Abstract Severe hyperglycemia without ketosis at the clinical onset of insulin-dependent diabetes mellitus (IDDM) has been reported in children and adolescents.1 Non-diabetic children can develop modest hyperglycemia (usually in the range of 11 to 14 mmol/L (200 to 250 mg/dL)) without ketosis in response to physiologic stress such as trauma, burns, or sepsis,2,3 but severe hyperglycemia is seen rarely in this setting. We recently encountered the case of a 22-month-old infant with severe nonketotic hyperglycemic hyperosmolar syndrome due to gastroenteritis and dehydration who rapidly recovered and has had no subsequent evidence of diabetes mellitus. A 22-month-old Hispanic male infant was brought to the Yale-New Haven Hospital Pediatric Emergency Room with a 48-hour history of fever, diarrhea (8 to 10 stools/day), and vomiting (approximately hourly for the previous 24 hours). Abstract Retinal hemorrhages occur frequently in association with abusive head trauma.1 The injuries are venous [See table in the PDF] in origin and, as such, are similar to the retinal hemorrhages which frequently occur in full-term neonates after vaginal delivery. Because retinal hemorrhages in child abuse frequently are associated with intracranial bleeding, we questioned the possibility of a relationship between parturitional retinal hemorrhages and concurrent intracranial injuries. To answer this question we designed a prospective study in which we performed magnetic resonance imaging on 10 randomly selected full-term neonates in whom the presence of retinal hemorrhages was confirmed on fundascopic examination by a pediatric ophthalmologist. Continue reading >>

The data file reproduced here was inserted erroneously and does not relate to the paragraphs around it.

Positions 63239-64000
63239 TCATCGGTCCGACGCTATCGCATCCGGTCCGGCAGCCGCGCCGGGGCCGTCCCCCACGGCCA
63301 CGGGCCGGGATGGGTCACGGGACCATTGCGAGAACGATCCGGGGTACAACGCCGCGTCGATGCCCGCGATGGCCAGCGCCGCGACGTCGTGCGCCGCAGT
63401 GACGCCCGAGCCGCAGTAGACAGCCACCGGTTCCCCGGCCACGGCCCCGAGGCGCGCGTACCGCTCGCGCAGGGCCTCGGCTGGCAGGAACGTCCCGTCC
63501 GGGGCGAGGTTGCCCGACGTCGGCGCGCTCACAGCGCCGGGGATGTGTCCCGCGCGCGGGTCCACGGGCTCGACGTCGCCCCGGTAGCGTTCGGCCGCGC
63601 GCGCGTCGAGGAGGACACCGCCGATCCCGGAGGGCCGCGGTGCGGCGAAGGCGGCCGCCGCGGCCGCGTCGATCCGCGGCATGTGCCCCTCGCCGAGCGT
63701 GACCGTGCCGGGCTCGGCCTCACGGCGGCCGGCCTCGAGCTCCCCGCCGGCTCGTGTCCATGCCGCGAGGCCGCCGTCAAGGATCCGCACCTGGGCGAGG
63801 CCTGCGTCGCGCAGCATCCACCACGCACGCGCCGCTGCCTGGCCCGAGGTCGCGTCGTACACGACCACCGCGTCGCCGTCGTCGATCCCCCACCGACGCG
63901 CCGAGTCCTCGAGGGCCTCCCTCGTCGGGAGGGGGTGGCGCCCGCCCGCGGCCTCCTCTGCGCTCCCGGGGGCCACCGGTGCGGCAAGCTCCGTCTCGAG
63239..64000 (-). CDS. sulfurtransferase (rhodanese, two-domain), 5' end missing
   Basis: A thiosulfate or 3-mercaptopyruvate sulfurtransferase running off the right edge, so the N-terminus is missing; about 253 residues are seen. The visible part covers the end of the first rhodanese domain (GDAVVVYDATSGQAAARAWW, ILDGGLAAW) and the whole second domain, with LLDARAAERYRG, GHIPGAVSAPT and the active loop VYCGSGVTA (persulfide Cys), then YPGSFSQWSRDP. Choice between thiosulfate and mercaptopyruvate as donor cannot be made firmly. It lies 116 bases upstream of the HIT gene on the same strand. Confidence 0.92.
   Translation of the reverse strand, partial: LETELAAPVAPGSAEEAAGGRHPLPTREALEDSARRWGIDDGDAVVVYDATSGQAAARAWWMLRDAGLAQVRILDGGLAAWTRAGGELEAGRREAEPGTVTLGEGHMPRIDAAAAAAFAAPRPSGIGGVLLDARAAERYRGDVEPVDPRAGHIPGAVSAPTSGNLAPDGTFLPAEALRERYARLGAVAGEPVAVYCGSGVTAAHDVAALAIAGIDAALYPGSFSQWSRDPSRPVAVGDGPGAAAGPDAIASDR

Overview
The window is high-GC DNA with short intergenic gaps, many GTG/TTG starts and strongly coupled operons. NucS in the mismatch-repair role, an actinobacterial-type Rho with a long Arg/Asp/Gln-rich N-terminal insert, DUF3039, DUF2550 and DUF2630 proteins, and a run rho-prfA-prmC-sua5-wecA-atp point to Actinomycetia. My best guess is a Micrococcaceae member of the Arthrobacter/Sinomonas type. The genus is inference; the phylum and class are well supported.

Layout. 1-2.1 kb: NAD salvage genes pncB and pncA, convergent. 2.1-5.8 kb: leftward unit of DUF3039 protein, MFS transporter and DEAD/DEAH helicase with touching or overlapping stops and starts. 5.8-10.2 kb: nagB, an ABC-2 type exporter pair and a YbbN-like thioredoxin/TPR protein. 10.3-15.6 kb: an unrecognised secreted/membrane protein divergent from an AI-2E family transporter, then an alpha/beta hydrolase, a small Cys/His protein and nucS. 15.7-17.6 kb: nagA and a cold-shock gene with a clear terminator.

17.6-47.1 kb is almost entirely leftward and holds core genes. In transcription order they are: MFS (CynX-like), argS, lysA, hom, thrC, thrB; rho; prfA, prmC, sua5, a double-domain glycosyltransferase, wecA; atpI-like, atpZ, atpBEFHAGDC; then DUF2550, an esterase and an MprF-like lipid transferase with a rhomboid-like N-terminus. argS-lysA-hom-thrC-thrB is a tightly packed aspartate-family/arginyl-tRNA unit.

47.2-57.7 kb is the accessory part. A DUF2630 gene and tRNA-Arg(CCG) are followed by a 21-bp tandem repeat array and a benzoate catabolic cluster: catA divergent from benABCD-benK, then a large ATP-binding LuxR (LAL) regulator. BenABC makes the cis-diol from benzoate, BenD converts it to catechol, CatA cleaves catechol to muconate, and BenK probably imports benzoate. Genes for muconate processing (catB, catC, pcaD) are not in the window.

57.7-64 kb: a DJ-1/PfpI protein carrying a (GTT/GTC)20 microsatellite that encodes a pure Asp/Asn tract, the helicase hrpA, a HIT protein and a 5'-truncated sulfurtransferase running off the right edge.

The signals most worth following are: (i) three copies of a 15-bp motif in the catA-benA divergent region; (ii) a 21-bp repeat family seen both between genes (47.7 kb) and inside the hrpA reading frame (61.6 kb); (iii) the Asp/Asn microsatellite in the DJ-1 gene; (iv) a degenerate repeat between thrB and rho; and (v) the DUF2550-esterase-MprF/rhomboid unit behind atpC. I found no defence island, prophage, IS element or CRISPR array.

A Randomized Trial Of Hyperglycemic Control In Pediatric Intensive Care

A Randomized Trial Of Hyperglycemic Control In Pediatric Intensive Care